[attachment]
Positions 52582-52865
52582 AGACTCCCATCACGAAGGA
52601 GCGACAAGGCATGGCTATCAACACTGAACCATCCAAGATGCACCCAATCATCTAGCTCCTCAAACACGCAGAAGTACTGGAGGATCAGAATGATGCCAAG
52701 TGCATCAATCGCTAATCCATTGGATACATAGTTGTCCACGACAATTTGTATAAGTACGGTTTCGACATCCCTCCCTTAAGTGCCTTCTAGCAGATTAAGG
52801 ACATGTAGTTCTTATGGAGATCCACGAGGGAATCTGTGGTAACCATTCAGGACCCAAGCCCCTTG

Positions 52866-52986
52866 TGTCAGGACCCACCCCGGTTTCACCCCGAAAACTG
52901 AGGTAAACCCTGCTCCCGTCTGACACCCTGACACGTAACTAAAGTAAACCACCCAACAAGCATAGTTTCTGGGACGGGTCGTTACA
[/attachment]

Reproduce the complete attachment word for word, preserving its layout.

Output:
Positions 52582-52865
52582 AGACTCCCATCACGAAGGA
52601 GCGACAAGGCATGGCTATCAACACTGAACCATCCAAGATGCACCCAATCATCTAGCTCCTCAAACACGCAGAAGTACTGGAGGATCAGAATGATGCCAAG
52701 TGCATCAATCGCTAATCCATTGGATACATAGTTGTCCACGACAATTTGTATAAGTACGGTTTCGACATCCCTCCCTTAAGTGCCTTCTAGCAGATTAAGG
52801 ACATGTAGTTCTTATGGAGATCCACGAGGGAATCTGTGGTAACCATTCAGGACCCAAGCCCCTTG

Positions 52866-52986
52866 TGTCAGGACCCACCCCGGTTTCACCCCGAAAACTG
52901 AGGTAAACCCTGCTCCCGTCTGACACCCTGACACGTAACTAAAGTAAACCACCCAACAAGCATAGTTTCTGGGACGGGTCGTTACA